I encourage the Commission to take bold steps to ensure strong recommendations for Governments and all other relevant stakeholders to adopt and implement effective measures towards two key objectives: (i) to support women and men in balancing paid work with meeting family and other responsibilities, including caregiving; and (ii) to increase the equal sharing of these responsibilities between women and men.
Mr. Chairperson, Excellencies and Distinguished Delegates,
In addition to the priority theme, the Commission will discuss a number of other issues, which are closely interlinked and require attention and action. The initiative of the Commission to take up the impact of the financial crisis on women and the achievement of gender equality as an emerging issue will certainly contribute to the work to be undertaken in this critical area by the United Nations over the coming year.
The financial crisis is expected to have serious, widespread impacts on the real economy and particularly on the lives of people already in poverty. Historically, economic recessions have placed a disproportionate burden on women. Women are more likely than men to be in vulnerable jobs, to be under-employed or without a job, to lack social protection, and to have limited access to and control over economic and financial resources. Policy responses to the financial crisis must take gender equality perspectives into account to ensure, for example, that women as well as men can benefit from employment creation and investments in social infrastructure.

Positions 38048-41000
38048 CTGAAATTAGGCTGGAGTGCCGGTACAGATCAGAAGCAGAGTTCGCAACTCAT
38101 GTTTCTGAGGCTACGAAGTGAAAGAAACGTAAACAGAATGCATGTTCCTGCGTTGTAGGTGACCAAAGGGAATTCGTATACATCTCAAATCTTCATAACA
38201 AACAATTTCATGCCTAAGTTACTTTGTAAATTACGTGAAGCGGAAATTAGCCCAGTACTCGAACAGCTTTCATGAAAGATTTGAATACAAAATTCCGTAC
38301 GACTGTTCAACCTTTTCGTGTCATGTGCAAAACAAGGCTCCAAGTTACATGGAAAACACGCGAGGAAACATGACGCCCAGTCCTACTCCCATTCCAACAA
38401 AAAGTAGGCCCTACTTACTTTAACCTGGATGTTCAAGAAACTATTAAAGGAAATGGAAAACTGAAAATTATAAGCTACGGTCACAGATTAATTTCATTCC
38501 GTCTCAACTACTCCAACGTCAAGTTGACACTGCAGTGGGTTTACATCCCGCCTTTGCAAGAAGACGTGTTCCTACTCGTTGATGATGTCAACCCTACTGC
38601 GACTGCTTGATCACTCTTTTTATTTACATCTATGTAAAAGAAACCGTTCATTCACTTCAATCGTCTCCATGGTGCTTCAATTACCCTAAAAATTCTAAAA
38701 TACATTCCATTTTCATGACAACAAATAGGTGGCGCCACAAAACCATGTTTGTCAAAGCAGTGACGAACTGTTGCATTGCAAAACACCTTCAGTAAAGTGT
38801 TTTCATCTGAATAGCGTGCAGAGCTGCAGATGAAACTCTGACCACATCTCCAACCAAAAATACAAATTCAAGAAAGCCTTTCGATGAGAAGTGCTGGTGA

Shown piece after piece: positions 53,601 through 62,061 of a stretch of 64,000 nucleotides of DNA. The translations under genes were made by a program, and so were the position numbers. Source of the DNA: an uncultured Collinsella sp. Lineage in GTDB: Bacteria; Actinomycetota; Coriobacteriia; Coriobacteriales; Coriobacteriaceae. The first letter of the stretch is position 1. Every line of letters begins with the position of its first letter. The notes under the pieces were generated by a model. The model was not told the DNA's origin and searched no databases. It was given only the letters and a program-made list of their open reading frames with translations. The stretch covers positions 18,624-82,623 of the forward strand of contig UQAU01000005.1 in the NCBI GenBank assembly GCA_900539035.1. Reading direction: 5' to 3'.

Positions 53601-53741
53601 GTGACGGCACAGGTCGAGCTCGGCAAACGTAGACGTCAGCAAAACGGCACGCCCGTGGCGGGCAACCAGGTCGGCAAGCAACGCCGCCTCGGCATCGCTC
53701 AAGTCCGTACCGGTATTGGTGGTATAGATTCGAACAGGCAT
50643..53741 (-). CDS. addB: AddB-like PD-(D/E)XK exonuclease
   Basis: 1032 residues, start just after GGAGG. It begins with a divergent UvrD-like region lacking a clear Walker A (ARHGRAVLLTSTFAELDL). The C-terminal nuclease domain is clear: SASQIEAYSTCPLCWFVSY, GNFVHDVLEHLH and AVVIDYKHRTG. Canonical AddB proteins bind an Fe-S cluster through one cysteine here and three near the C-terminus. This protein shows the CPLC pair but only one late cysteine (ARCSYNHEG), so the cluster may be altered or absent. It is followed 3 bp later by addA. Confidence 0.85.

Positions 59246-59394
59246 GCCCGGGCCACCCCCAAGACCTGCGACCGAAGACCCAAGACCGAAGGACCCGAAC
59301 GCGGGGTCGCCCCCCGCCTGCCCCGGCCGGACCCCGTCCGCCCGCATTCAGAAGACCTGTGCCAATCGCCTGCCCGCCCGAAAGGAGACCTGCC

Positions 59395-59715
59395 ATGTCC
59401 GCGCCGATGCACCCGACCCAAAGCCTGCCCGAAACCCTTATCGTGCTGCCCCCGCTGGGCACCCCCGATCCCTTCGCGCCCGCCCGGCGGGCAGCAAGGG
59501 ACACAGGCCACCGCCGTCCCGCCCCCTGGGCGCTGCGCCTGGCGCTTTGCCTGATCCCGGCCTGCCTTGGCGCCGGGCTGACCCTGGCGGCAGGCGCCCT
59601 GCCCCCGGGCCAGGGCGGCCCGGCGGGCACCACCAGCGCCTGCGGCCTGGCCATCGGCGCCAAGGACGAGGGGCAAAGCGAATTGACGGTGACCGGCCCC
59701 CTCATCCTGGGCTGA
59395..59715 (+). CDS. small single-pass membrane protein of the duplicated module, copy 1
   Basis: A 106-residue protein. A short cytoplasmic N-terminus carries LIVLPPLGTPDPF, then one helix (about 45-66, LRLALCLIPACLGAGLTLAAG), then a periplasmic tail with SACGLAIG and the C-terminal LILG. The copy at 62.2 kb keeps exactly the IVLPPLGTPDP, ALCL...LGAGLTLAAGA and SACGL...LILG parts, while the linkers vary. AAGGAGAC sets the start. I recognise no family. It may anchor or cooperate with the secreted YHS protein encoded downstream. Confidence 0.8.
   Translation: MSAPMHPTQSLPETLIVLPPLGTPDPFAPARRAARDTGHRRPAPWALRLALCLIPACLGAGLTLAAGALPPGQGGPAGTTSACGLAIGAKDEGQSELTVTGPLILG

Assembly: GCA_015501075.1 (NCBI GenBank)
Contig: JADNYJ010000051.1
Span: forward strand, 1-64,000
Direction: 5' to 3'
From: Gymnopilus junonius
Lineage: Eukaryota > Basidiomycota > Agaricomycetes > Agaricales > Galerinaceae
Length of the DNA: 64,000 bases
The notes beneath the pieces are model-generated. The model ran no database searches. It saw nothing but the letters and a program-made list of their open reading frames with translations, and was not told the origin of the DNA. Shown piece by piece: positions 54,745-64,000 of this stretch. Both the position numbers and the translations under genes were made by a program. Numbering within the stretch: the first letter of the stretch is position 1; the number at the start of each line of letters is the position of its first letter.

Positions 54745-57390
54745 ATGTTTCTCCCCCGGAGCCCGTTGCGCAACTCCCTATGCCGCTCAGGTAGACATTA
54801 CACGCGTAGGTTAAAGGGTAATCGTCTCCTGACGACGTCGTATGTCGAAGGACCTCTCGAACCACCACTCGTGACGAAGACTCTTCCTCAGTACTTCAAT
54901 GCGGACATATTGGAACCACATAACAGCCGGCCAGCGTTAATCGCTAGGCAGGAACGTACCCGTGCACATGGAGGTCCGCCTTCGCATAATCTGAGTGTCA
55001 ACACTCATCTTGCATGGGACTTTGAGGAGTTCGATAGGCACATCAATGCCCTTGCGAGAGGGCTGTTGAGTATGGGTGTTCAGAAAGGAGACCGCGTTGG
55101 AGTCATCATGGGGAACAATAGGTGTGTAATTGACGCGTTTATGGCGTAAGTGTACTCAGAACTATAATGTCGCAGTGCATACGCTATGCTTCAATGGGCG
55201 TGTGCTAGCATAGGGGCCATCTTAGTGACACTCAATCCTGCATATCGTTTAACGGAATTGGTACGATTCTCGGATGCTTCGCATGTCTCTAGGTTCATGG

During this session, you will also evaluate progress in the implementation of the agreed conclusions on “The equal participation of women and men in decision-making processes at all levels” – an extremely important area. This gives the Commission an important opportunity to take stock of implementation of its policy recommendations at national level and provide guidance for accelerating action.
The Commission is also contributing to the new functions of the Economic and Social Council. I am pleased to note the Commission’s positive response to the request of the President of ECOSOC to hold an expert panel on the theme of the Annual Ministerial Review – “Global public health: Implementing the internationally agreed development goals, including the MDGS”. This theme is particularly relevant to the Commission’s work, as the health of women and girls is one of the areas of the global public health agenda most in need of urgent attention.
Next year, the Annual Ministerial Review will focus on “Implementing the internationally agreed goals and commitments in regard to gender equality and empowerment of women”. The year will mark the 15th anniversary of the adoption of the Beijing Declaration and Platform for Action. I believe that 2010 will, therefore, provide an important opportunity for the entire ECOSOC system to re-energize efforts to realize the goals of gender equality and empowerment of women. We must seize it.
The Department of Economic and Social Affairs has already initiated the process of preparations, and we would like to ensure broadest possible participation and engagement in these activities. We rely on your active leadership.
I would like to assure you that DESA will strengthen its efforts to incorporate the outcomes of this Commission into our ongoing work, across all Divisions, including in our capacity-building programmes.
Please be assured of my Department’s fullest cooperation and support in your important work.